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Nothing against sparkling wines from other parts of the world, but there is something special about true Champagne. Only bubbles from that small region in France can be labeled as such, but that exclusivity comes at a price. Here are three worth the splurge, if you can manage it:

2006 Moet & Chandon Grand Vintage, $78

Vintage Champagne is made with grapes from a single year, and only when the quality merits it. Founded in 1743, 2006 was only the 71st time Moet (the house that brings you Dom Perignon) has declared a vintage. The aromas are a mix of gooseberry, vanilla, citrus and mineral. On the palate, creamy stone fruit is backed by ripe lemon and lime with a bit of slate and a brash of acidity on the finish.

Krug Grande Cuvee Brut, $205

One of the most expensive non-vintage bubbles is also one of the best Champagnes, period. It opens with a rich mousse of pinpoint bubbles that carry aromas of fresh baked bread, dried fruit and touches of earth and crushed stone. A blend of 183 wines from 12 vintages, the flavors are Chablis-like with mineral laced brioche, citrus, hazelnut and honey. A sublime experience.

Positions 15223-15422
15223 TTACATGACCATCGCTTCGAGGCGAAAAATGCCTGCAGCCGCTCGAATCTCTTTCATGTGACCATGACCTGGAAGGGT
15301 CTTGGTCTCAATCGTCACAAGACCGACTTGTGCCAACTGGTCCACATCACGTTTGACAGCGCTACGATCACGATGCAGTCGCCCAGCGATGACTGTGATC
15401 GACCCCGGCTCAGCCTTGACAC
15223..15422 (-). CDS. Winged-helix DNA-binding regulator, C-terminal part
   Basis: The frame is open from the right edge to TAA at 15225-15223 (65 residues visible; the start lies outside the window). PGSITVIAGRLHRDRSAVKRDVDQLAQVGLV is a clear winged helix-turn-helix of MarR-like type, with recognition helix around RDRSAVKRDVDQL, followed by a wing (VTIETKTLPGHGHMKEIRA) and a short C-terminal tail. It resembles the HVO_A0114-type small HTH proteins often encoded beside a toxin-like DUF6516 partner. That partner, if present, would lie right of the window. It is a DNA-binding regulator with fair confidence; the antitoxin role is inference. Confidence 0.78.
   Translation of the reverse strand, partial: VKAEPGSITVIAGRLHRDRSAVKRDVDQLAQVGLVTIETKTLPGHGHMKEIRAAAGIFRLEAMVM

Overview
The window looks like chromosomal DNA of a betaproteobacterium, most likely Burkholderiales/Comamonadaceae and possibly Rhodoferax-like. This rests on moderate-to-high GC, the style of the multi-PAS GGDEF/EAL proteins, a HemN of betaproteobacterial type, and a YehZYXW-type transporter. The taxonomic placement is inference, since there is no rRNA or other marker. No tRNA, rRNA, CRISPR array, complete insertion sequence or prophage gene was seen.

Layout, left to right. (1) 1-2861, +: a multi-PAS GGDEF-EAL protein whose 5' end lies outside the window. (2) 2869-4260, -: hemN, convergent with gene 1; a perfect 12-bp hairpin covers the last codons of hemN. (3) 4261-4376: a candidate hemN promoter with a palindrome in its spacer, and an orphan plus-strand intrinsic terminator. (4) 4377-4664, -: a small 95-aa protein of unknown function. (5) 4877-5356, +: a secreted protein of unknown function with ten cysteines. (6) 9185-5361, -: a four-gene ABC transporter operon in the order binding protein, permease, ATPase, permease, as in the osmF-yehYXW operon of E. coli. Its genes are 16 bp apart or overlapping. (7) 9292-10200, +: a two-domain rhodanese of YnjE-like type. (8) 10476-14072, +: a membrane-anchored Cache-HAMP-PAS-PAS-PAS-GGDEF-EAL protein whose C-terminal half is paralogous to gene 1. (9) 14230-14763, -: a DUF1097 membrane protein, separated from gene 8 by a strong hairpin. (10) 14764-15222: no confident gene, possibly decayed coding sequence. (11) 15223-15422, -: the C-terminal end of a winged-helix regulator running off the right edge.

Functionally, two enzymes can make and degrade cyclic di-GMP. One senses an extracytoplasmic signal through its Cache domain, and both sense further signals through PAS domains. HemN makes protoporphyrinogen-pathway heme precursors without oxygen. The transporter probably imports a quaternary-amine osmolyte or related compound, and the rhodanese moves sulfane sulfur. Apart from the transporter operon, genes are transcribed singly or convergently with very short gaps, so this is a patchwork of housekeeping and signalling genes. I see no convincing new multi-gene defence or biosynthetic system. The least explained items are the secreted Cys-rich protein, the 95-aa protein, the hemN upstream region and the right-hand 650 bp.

2004 Veuve Cliquot Le Grand Dame Brut Rose, $300

Cliquot's Yellow Label is one of its most popular house styles, but Le Grand Dame takes things to another level. A Pinot Noir-heavy blend, the grapes come from eight Grand Cru vineyards. It's a smooth, full-bodied wine that retains remarkable elegance and balance. Intense red fruit aromas are colored by mineral and ginger, while silky red currant and strawberry flavors caress the palate.